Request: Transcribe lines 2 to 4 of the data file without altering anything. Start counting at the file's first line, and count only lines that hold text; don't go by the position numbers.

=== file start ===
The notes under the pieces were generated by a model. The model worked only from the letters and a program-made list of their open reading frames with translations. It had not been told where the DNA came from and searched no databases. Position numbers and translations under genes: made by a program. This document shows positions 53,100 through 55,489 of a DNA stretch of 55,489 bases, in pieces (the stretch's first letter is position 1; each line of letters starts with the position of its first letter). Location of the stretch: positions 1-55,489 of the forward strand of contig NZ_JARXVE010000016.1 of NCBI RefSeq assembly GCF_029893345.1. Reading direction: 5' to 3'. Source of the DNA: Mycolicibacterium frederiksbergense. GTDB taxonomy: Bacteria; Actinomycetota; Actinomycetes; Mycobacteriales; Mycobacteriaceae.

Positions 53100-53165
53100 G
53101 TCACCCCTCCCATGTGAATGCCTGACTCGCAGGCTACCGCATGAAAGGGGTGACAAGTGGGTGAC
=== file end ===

Positions 53100-53165
53100 G
53101 TCACCCCTCCCATGTGAATGCCTGACTCGCAGGCTACCGCATGAAAGGGGTGACAAGTGGGTGAC